8 Conversations to Have on Campus This Year (Part II)

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Continuing on our list of conversations to have on campus this year. Read Part 1 here.

5. Discuss Why Citizenship Matters

There is a conversation about service-learning that my friend Jeff Bouman likes to take beyond just service-learning. Thinking more robustly, he believes, as do I, that key goals of Christian higher education include citizenship, civility, and justice. And students participating in service-learning is critical here, but helping students grasp a bigger vision of faithful citizenship includes much more than a couple community service projects.

Questions you should be asking yourself and the colleagues you work with include: Are there concepts of service, citizenship, and/or civic engagement that show up in our institution’s mission statement - how can we help manifest these in our programmatic efforts? How can we help our students connect in meaningful ways with our local community? Are we, as staff and faculty, exhibiting healthy citizenship involvement?

6. Discuss Why Living-Learning Education Matters

Some of your campuses have actual designated living-learning spaces and some do not--that’s fine, all of you can still pay attention here. The idea here is to have a conversation about the intentionality of your residential spaces. For you private, residential colleges here, I’m preaching to the choir. But this incredible aspect of your value can become white noise when overlooked. You need to continue having the conversation about how your campus will diligently deliver an invaluable residential learning experience for all students.

Questions you should be asking yourself and the colleagues you work with include: How can we engage students intentionally outside of the classroom in a way that is meaningful for their growth and development? How do we actually describe our “value-add” when it comes to our institution’s residential experience? Where are students currently finding community on our campus, and what habits are these communities forming within them?

7. Discuss Why Student Success Matters

For most of you, this conversation is happening ad nauseum throughout the year, you don’t need this reminder. But keep having it! Please don’t let this one get lost among the long to-do lists. Approach it with wisdom and courage--your students need you to be thinking about how you can use today’s best practices to help them succeed. I always found it most helpful to use the “student success team” (or whatever you call it on your campus) to come up with the best approaches for our students. Use the wise minds around you as you figure out how to best serve your students.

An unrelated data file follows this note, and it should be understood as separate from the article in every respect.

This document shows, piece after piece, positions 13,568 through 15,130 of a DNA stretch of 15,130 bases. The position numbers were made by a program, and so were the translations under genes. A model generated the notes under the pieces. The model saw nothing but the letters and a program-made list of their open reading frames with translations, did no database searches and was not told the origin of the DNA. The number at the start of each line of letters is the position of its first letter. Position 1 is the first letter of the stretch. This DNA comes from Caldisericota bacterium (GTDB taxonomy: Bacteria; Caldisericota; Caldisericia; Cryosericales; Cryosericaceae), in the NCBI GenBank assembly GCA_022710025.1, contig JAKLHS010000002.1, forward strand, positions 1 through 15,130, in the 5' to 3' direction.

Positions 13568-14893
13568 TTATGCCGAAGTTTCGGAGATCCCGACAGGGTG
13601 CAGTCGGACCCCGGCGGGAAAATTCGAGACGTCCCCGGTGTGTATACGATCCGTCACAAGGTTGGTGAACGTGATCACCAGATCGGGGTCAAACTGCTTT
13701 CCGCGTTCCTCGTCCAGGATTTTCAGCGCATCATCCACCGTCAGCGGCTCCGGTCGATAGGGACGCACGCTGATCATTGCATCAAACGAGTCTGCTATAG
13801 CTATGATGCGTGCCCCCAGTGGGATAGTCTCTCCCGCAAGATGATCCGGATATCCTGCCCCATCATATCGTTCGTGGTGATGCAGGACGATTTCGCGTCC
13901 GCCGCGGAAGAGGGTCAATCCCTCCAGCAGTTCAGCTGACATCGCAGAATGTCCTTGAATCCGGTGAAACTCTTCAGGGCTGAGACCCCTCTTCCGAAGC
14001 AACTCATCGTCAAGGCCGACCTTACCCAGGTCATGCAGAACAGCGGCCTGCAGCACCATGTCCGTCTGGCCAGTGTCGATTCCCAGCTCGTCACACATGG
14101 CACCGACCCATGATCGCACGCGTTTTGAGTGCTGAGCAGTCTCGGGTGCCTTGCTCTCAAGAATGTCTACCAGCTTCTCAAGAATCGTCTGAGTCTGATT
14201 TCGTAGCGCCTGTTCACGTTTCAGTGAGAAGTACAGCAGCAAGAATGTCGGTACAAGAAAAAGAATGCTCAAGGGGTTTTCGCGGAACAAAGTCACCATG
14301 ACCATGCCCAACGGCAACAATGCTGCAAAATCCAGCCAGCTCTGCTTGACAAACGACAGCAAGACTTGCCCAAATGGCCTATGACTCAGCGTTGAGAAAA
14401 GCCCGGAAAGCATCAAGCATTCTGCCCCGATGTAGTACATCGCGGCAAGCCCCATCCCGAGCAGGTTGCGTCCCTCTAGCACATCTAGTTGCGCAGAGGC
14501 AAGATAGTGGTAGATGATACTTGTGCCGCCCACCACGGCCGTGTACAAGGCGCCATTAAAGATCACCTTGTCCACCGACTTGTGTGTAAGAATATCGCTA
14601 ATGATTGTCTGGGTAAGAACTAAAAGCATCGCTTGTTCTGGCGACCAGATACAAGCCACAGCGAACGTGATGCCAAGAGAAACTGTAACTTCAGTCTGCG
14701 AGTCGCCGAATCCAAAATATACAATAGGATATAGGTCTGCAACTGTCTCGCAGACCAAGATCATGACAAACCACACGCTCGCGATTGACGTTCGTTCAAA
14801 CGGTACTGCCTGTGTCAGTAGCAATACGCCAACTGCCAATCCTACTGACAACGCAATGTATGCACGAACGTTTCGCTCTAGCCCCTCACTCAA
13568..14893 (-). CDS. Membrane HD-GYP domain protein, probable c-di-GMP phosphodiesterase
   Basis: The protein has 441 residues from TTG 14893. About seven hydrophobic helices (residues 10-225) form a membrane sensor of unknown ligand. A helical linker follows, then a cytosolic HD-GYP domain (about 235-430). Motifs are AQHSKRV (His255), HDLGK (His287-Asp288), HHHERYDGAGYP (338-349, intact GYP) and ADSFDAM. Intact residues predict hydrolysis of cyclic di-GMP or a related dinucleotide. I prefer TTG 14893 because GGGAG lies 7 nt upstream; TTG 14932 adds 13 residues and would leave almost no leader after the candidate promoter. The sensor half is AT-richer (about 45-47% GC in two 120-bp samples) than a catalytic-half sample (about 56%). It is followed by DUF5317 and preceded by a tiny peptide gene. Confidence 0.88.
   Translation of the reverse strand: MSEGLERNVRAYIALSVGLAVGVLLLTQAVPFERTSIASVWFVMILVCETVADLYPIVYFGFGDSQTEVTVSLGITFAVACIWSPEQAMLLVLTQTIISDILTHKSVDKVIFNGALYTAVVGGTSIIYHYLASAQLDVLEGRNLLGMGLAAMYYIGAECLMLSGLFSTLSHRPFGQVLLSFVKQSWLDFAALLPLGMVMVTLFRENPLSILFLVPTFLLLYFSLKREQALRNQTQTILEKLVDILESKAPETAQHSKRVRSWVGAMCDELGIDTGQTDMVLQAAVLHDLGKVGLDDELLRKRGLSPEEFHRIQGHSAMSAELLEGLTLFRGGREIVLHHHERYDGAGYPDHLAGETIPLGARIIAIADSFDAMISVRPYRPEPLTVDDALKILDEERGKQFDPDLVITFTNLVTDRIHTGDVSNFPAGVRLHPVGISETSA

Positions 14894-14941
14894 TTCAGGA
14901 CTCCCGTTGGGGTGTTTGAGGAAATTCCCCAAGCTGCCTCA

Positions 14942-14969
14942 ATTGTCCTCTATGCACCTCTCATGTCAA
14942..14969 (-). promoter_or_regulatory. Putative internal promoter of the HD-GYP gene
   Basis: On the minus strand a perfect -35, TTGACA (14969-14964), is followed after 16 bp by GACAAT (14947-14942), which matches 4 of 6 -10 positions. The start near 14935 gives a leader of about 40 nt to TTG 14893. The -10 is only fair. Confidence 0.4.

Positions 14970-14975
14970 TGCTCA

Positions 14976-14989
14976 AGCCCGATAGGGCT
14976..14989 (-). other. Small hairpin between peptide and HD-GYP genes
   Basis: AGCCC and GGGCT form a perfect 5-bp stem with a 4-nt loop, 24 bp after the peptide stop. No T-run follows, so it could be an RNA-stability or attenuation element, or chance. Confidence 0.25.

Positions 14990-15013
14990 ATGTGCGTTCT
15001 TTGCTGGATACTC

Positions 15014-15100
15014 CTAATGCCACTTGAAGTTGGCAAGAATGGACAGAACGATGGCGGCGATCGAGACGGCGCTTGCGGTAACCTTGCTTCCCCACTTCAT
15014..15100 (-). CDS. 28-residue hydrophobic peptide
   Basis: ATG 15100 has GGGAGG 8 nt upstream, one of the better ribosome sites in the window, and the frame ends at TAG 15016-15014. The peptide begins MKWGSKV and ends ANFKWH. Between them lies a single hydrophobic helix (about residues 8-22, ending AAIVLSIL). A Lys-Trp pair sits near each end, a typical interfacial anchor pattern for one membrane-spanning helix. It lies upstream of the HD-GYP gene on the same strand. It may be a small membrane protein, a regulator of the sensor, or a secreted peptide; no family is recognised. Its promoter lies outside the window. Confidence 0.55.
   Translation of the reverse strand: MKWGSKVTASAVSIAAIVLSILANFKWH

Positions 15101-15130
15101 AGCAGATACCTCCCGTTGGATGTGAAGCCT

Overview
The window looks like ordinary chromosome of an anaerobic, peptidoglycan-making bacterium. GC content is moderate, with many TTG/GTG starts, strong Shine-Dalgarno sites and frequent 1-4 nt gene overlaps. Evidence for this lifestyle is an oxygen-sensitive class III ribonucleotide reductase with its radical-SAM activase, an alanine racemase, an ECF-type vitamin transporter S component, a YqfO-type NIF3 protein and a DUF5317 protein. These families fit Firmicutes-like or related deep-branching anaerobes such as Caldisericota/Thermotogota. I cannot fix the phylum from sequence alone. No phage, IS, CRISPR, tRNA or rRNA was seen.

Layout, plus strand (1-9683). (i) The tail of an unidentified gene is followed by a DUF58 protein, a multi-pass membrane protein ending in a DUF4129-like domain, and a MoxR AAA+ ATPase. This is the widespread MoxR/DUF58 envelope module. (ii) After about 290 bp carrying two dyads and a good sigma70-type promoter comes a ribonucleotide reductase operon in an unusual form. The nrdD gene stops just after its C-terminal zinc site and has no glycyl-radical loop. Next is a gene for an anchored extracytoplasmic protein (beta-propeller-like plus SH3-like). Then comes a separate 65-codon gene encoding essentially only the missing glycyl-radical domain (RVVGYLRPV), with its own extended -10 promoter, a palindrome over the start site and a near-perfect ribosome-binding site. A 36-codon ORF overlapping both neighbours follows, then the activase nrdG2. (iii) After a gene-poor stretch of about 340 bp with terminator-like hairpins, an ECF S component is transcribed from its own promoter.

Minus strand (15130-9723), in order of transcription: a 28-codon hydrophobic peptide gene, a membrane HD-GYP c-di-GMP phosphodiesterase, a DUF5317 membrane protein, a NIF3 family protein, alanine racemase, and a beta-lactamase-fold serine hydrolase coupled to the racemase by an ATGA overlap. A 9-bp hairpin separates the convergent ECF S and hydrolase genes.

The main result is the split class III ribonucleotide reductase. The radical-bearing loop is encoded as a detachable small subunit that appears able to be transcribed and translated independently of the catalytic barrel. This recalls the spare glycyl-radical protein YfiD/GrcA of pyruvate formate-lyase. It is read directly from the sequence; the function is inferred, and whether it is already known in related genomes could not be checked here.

Questions you should be asking yourself and the colleagues you work with include: Who gets to define success in your institution -- what influence do we have in this and how can our efforts support achieving this goal? What practical ways do you engage students in institutional success efforts? In what ways can all of our programming efforts support the goal of student success?

8. Discuss Why Academic and Student Affairs Collaboration Matters

Yes, I’m asking you to, yet again, embrace the age-old conversation as to how student affairs and academic affairs can work together. It is too important not to have this discussion every year, and to work together towards its manifestation every year. The invaluable result of our work at the intersection of the seamless student experience is too good to pass up. Make it a priority to work with colleagues “across the aisle” this year.

Questions you should be asking yourself and the colleagues you work with include: What meaningful points of contact do our students have with faculty outside of class? What meaningful points of contact do our students have with student affairs professionals inside the classroom? In what ways does our institution seek to develop the whole student: mind spirit, body? Where would the work of our student affairs professionals benefit from faculty input? Where would the academic realm benefit from input by student affairs professionals?

Obviously, this list of conversations is not exhaustive. You need to add to the list. The main idea here is that you are intentionally having conversations together about your work. Ask questions and encourage one another to excellent work.

May the Lord bless you and the work of your hands this year as you strive to glorify Him and further His kingdom.

A deeper exploration of each of these topics can be found in Reimagining the Student Experience: Formative Practices for Changing Times, edited by Brian Jensen & Sarah Visser.

What other relevant topics are you all discussing this year? 

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